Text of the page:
With each new partnership around data analytics, the health care field creeps a little closer to a future in which much of the clinical and operational guesswork of running a hospital or health system is eliminated.

In the latest example, the Illinois and Missouri hospital associations, representing some 370 institutions, recently inked a partnership to help push members toward value-based care more quickly. The two organizations are opening an innovation lab as a base for the venture, and they plan to gather data to assist hospitals with predicting future swerves in the market.

Maryjane Wurth, president and CEO of the Illinois Hospital Association, says member hospitals already were working together across state lines, and collaborating with the Missouri Hospital Association in a similar fashion made sense. The thirst in the industry for evidence is growing as more hospitals make the leap to value-based care.

"There's a real spotlight on performance and the need for valid, accurate data to help make decisions and ensure that we're measuring our progress with patient outcomes," she says. "The demand for evidence vs. concept is certainly there from the advocacy side, and we all need to be reacting to it."

The two hospital associations join a bevy of other big data partnerships, such as those between Catholic Health Initiatives and consulting firm Accenture, and between Intermountain Healthcare and Deloitte. About a year ago, Mayo Clinic and Optum, a division of UnitedHealth Group, partnered to share data for 115 million patients, and recently announced the addition of eight more organizations to the effort.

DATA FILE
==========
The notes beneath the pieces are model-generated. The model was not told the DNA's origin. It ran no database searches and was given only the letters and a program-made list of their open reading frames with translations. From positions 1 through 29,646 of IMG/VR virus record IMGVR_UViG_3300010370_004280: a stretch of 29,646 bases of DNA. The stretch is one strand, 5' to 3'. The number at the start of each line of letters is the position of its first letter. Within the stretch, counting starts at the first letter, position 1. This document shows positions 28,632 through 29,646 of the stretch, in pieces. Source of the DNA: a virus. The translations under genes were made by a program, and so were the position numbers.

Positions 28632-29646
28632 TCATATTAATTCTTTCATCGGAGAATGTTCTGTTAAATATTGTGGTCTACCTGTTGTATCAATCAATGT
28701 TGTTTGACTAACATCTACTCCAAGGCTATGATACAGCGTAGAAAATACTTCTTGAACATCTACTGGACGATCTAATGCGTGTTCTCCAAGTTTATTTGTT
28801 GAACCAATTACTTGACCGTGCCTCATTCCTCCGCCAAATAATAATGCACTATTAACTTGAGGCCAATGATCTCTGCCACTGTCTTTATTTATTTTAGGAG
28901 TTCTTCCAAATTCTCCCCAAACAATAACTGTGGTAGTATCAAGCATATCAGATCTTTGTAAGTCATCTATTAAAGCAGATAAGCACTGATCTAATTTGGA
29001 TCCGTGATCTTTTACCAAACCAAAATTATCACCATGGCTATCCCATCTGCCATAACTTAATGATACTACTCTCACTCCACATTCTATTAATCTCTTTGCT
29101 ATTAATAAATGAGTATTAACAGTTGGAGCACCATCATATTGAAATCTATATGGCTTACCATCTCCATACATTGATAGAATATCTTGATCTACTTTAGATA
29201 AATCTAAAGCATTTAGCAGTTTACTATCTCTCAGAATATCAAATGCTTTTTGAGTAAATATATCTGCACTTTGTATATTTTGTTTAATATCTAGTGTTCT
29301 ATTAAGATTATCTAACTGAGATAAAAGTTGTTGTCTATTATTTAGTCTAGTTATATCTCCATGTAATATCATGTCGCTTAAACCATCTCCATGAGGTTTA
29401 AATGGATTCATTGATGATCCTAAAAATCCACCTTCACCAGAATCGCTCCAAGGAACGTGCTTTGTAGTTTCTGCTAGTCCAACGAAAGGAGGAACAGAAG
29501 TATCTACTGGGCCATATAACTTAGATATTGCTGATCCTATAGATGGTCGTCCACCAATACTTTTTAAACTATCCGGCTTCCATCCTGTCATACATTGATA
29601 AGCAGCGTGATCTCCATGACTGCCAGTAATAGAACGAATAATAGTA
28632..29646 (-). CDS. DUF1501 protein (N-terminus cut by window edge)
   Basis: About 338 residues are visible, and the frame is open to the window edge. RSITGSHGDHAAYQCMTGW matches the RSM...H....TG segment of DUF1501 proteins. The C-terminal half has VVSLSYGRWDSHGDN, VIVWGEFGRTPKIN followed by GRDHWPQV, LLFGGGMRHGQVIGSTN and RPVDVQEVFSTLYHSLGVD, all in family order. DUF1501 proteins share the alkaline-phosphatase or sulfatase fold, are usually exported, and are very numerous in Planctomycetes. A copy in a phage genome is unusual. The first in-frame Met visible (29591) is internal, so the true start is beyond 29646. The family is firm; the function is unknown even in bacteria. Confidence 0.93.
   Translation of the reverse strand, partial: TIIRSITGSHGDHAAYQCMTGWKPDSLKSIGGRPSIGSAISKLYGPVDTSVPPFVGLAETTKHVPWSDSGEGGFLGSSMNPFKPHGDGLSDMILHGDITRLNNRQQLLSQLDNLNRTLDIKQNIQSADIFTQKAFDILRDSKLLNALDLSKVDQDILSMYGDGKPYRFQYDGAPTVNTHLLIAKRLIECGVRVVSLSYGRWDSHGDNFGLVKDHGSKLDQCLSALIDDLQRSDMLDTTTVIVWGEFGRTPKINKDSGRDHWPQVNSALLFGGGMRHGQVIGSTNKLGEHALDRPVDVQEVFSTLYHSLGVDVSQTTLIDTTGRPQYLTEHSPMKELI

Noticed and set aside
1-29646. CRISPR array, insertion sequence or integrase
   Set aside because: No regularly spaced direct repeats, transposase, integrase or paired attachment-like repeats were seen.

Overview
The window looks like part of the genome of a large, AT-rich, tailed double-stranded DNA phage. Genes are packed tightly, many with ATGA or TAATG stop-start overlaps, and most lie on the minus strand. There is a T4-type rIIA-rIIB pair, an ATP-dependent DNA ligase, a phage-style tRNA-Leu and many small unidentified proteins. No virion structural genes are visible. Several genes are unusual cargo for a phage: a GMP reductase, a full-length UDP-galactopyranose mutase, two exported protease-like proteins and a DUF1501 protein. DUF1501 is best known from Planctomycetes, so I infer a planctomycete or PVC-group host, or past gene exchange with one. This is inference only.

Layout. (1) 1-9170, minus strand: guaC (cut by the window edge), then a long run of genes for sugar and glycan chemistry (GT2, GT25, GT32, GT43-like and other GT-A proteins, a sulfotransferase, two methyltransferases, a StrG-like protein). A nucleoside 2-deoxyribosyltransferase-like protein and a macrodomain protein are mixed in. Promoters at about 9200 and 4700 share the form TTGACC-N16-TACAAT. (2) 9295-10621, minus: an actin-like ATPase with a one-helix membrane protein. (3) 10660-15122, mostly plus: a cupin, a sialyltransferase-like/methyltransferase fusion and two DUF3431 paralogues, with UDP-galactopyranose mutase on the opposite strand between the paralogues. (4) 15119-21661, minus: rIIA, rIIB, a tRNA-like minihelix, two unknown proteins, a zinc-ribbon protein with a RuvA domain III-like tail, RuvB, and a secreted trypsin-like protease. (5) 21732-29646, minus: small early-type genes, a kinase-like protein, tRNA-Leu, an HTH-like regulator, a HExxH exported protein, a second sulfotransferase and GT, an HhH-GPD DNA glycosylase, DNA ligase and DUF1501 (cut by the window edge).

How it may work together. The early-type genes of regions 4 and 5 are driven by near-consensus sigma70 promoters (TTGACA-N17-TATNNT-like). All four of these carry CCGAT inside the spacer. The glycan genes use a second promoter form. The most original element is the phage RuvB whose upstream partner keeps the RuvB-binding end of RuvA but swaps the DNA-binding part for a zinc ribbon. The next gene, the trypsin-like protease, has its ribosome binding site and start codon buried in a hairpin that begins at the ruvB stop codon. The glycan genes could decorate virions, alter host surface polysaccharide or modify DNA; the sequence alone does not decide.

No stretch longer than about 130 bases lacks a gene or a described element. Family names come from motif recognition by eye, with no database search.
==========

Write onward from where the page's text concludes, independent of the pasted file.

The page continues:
Paul Bleicher, M.D., CEO of the partnership, called Optum Labs, says reinventing the industry requires insight beyond just payers and providers. "There's a developing understanding that changing the health care system, and identifying the levers that can be pulled to improve it, are going to require a deep understanding of many aspects of the system, not just the scientific," he says. "The only way to really determine that is to analyze very large data sets that can give insight into diseases and the systems that manage them."

Steve Lefar, president and CEO of consulting firm Sg2, says such partnerships are leading to a new reality in which hospitals no longer settle debates based on gut feelings. The efforts will help leaders to make key business choices, such as whether to build a new faciltiy or how many doctors to hire.

"It's not just the buzzword of the day, hype of the future that we're hearing. The day-to-day decisions that people have been making for 30 years are now going to be made much more effectively," Lefar says. "It's practical, nuts-and-bolts kind of stuff that these data can be used as other businesses have been doing for years."

The collaborating hospital associations already have analyzed data for some 1,400 health care organizations across several states, and IHA also collaborates with BlueCross BlueShield of Illinois around readmissions data.

Herb Kuhn, MHA president and CEO, says they're open to further partnerships. "Everybody in this whole data world is in an era of discovery," he says. "The ultimate goal is to create enabling solutions for our member hospitals and others. Whatever helps us to achieve that goal, we're open for business, and we're ready to talk to anybody."